I hadn't even realised tbh. 2005, damn.Damn you're an OG I see.
How are you holding up all those years?
If you already endured 5 years of DHT inhibition and stopped for a while you can always try to tritate rly slowly. Many cases of people who had to stop and came back doing 2-3x duta week or low dose finasteride per week without sides. Or try topicals. Sadly DHT inhibition is important. But if your alopecia is not super aggressive there's some hopium left with needling+minoxidil I guessI hadn't even realised tbh. 2005, damn.
Long story short used fina and duta to begin with and they worked. Got subtle, insidious side effects though and stopped after about 5 years.
Have since flip-flopped between all the usual topical stuff while gradually losing the battle.
These dermaroller stories give some hopium though.
same, only start seeing results with consistent 1x weekWell, I'm happy to report that I'm FINALLY seeing some results. Definite thickening on the top of my head now. Thickening all around. I increased my microneedling from once / 2 weeks to once per week. It's been 2 months now, and now I'm seeing the difference. Hopefully it keeps improving.
Yes, both minoxidil plus needling. Needling once a week, minoxidil every night except for the night of needling.You're doing minoxidil + needling?
Here's another guy saying he has good results with needling only
I think it has to do with the fact that our at-home needling is not accurate at all. Follica does it accurately, so they only have to punch your scalp once every 2 weeks. We're just eyeballing it.. so to catch up to Follica's results, it has to be done a little more frequently... once per week.but Follicla tested this extensively and concluded once every 14 days is better so idk. I believe "standarized" science for every human is retarded anyway. Start your own clinical trial on yourself and be flexible to adapt is the way. Every human reacts different.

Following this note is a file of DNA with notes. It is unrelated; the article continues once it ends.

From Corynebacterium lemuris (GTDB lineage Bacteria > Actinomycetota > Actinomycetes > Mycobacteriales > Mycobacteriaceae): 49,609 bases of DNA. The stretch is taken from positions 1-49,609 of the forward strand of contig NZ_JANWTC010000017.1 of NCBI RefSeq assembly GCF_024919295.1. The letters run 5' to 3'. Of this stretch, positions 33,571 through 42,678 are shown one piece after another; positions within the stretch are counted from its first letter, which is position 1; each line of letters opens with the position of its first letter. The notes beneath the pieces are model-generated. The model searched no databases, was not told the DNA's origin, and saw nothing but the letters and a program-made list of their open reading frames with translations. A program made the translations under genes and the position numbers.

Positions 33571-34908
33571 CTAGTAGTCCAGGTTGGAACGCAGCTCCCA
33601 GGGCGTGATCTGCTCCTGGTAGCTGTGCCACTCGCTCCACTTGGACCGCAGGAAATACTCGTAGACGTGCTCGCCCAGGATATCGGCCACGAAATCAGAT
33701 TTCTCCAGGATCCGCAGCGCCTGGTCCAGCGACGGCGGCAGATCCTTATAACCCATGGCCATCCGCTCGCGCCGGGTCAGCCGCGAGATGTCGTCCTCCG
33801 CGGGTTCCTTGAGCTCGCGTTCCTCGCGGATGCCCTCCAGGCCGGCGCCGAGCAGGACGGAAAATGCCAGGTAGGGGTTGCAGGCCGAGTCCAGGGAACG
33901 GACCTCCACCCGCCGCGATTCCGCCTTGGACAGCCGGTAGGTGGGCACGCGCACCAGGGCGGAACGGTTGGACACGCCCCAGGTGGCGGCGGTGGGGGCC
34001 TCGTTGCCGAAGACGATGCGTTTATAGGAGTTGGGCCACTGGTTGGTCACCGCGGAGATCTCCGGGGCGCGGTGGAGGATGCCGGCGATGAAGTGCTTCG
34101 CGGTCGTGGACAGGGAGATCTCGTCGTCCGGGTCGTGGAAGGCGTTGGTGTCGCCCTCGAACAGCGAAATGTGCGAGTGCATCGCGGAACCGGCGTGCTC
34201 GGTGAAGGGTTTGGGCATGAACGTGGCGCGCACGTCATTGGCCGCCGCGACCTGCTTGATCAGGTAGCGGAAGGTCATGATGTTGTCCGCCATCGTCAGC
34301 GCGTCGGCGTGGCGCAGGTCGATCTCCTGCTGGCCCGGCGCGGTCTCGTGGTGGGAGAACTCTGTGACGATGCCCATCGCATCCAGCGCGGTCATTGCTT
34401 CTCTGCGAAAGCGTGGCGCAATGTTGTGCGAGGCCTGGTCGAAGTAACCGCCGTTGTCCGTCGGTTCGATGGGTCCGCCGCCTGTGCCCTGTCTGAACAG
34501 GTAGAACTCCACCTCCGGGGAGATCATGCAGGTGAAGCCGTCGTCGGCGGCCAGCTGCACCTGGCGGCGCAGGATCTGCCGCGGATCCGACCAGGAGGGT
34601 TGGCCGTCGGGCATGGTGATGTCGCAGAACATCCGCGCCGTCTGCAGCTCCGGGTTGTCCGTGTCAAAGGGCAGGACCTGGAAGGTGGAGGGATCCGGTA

Maybe,hair growing takes place only through the healing proccess?As someone said,everyone is different.There are reports of people doing it every day and they experienced results,but they went as deep as .5mm. Others buchered their scalps, but they did it once a week and they went deeper.Maybe the time period is the sweet spot and not the depth of the wound?I think it has to do with the fact that our at-home needling is not accurate at all. Follica does it accurately, so they only have to punch your scalp once every 2 weeks. We're just eyeballing it.. so to catch up to Follica's results, it has to be done a little more frequently... once per week.
Tons of regrowth of the hair you shedded yep makes sense lol.That should be Follica level density if you're using the fastest setting. I use a D2 for a half hour(D2 doesn't go as fast as M8 so more time is required for the same number of needle strikes), and it leaves significant erythema and slight pinpoint bleeding. I use a depth of 1mm because I have hair in the way. After the first couple times doing this I shed like never before and soon after I had tons of regrowth. I've always suspected that the Dr Pens have trouble reaching the set depth as they have less power than the D2 yet they oscillate much faster. At those speeds I don't think it's actually penetrating to the depth that it should. At 1.5mm you might only being 1mm, so perhaps you're only now following the Follica protocol. This is why I stick with the D2 despite the relatively low speed. I know exactly how many needle strikes I'm getting and at what depth.
I don't think the time it takes to heal is a good indicator. It doesn't take long for my scalp to feel fine after these mega sessions. 24 hours or so and all the redness and pain is gone. The wound healing happens beneath the surface, week where you can't see it. Ideally you want to heal faster.
But then again how about the people who are not responders to min.Would they respond to min and needling together?Thats a big question mark.If only we could convince a commercial research outfit to spend years figuring out the most effective depth & timing & density . . . .